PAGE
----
For analysis and further results, continue reading.
I had to lie in the interest of accuracy, but when people ask dumb questions you sometimes have to play along. (They ask if "God has predestined some to salvation and passes over others based only on His will". No Calvinist believes that God has done this, even if they think they do. God has reasons for electing and passing over different people. Some of those reasons include selecting Paul, for instance, to use him for particular purposes in spreading the gospel in the first century. It's not a pure act of the will without reasons. God isn't arbitrary the way the question assumes Calvinists believe. So I said yes, because they wanted to gauge whether someone believes God selects people not of their own desert.)
Since I very firmly believe in credobaptism but don't believe it's an issue worth dividing over, my second and third in the list are Reformed paedobaptist denominations.
Then it reverts to credobaptism with less emphasis on Reformed doctrines.
From there it starts to degenerate. Somehow Assemblies of God came up next, even though my denial of cessationism was low priority. PC-USA followed, probably because of the historical association with Reformed thought, though little doctrine remains in this denomination. I'm not sure how both of them beat Free Will Baptists, which would probably be higher than either on my own subjective scale. It's really inaccurate from there, but for posterity's sake here's the list: Mennonite, Methodist/Wesleyan, Orthodox Quakerism, Church of Christ, Lutheran-Missouri, Seventh Day Adventist, Evangelical Lutheran, International Church of Christ, Episcopal/Anglican, United Pentecostal Church, Eastern Orthodox, Jehovah's Witness, Roman Catholic, Mormon, Liberal Quakerism, Unity Church, Unitarian Universalism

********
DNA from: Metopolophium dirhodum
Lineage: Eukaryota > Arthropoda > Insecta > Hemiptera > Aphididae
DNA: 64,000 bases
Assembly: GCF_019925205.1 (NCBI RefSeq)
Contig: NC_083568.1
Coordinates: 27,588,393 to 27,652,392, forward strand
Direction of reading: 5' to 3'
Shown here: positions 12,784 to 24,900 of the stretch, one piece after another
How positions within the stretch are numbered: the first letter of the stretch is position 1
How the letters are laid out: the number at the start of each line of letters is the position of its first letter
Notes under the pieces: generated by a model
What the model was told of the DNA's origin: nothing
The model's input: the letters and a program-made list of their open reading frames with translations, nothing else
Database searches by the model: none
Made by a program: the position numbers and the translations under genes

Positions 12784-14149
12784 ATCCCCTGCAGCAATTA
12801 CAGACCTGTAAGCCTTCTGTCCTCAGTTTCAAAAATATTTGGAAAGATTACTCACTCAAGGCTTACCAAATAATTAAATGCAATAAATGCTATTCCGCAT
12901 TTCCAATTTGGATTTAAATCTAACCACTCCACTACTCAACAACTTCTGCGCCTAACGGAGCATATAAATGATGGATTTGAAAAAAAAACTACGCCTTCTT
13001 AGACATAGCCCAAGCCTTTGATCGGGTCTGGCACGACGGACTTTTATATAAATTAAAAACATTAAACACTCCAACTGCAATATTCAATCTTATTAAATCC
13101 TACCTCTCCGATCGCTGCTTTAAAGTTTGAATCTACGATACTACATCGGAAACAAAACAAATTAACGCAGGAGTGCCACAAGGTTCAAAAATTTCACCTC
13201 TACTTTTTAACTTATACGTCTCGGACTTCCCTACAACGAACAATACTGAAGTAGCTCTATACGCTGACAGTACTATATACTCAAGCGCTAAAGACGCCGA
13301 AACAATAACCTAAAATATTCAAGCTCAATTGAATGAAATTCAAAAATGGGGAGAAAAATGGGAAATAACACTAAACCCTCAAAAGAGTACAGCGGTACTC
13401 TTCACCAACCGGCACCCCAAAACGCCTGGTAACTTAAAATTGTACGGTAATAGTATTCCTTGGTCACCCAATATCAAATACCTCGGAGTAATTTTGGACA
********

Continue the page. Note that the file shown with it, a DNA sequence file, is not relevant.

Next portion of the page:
I'm not sure why some I consider well within the realm of orthodoxy are below some that I consider flat-out heretical, and some that I really admire in some ways are below some that I'd have a fair amount of resistance to considering without having tried many other congregations in the area first.
(I've done this before, but Nicene Theology most recently brought it to my attention.)